His protests earn him a fractured wrist and a bruised jaw. Of course, with his wrist injured as it is, he can't do any work. Needless to say, Obie is less than pleased about that.
And so here he is now, curled up around a bruised rib and a thick book, head pounding so hard his eyes are watering as he tries to cram more information into his head. He doesn't feel like he's old enough to be reading all of this, feels like he's missing something vital that's supposed to help him process-
and that thing is memory. He doesn't remember nearly anything before his Room. He doesn't know anything about the Other Room. He's got gaps that can't be explained. He's not sure if he's ever met someone other than Obie-
except for how he has. And something in Tony is afraid to ask about him.
"Who are you?" Tony asks, slung over the masked man's shoulder. The car the man pulled him out of is far in the distance by now, still aflame. "What's your name? Did you know my dad?"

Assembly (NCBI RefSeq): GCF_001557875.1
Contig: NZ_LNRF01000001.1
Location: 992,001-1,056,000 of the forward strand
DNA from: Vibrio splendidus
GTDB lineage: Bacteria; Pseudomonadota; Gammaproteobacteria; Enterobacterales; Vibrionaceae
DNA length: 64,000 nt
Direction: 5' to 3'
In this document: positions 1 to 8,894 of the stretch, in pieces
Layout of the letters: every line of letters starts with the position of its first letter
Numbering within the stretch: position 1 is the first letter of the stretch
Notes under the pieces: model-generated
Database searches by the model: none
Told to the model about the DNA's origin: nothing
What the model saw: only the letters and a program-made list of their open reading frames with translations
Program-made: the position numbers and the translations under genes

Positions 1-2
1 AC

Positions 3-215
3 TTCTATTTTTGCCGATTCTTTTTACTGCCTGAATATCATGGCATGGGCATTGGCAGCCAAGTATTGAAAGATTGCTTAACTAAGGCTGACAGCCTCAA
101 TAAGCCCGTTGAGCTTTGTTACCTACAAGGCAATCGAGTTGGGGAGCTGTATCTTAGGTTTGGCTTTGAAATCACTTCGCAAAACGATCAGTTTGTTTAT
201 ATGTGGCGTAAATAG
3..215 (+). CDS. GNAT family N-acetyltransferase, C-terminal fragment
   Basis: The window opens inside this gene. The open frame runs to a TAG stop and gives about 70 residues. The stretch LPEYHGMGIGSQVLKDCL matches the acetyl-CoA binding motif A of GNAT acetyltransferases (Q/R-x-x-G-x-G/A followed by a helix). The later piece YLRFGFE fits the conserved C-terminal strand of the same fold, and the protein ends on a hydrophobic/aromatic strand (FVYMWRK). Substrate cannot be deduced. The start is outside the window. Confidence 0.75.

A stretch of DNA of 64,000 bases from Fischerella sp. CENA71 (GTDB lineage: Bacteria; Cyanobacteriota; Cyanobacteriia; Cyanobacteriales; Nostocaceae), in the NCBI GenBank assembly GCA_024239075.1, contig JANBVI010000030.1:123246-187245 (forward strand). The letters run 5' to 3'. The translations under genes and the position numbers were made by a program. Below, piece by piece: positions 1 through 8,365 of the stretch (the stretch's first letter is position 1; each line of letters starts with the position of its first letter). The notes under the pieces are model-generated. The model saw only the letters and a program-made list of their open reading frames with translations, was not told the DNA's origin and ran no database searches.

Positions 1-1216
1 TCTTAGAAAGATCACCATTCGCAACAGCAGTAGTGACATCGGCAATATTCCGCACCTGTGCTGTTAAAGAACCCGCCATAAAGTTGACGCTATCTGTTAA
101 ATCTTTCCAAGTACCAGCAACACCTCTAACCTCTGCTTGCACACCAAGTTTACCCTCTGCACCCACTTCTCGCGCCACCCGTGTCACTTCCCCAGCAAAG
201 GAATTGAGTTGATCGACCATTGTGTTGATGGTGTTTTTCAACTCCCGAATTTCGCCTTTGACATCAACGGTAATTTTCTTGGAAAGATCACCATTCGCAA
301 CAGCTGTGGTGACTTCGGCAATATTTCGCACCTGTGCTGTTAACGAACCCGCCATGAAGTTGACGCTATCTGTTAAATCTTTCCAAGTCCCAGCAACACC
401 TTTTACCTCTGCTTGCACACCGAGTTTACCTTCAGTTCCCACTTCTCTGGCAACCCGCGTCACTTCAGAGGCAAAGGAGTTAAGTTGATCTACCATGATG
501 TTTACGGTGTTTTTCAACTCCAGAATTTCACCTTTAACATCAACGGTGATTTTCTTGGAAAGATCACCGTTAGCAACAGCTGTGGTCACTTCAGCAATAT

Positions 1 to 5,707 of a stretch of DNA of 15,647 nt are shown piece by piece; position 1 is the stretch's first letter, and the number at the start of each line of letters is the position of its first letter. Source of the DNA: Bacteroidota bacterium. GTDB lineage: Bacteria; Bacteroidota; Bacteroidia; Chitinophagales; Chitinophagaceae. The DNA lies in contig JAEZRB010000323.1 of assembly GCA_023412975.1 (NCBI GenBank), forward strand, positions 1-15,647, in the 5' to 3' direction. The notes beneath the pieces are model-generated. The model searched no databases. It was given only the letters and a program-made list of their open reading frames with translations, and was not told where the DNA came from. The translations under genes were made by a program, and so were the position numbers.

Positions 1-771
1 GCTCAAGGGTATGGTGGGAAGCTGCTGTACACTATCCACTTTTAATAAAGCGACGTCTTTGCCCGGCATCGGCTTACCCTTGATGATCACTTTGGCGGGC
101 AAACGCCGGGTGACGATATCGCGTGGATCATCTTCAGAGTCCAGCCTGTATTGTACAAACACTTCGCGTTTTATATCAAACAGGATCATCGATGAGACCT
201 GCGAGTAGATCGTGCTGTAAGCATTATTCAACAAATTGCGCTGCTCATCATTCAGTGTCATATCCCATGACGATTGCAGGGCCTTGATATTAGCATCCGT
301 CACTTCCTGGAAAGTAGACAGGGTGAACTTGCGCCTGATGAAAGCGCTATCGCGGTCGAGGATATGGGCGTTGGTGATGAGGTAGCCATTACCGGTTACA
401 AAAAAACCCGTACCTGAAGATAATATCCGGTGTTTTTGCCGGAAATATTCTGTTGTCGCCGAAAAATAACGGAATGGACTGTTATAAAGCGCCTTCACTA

"Stop asking," says the man, gripping him tighter about the thighs. "Was your dad in that car?"
"I see," the man says neutrally. Behind them, the car finally explodes. Tony stares.
At some point he's shuffled into another car, sleek and black with leather seats. The masked man ducks in after him. He doesn't fit in with the expensive interior, all rough edges and dirty boots seated awkwardly on the clean seats.
"Sit," he orders roughly. Tony obeys.
"- is gone," he says; the man tells him to stop speaking. Tony obeys again, at a loss. Now that they're in the car and heading somewhere Tony doesn't dare ask after, the man is tense. He reaches for the mask covering the lower half of his face, pauses, and drops his hand.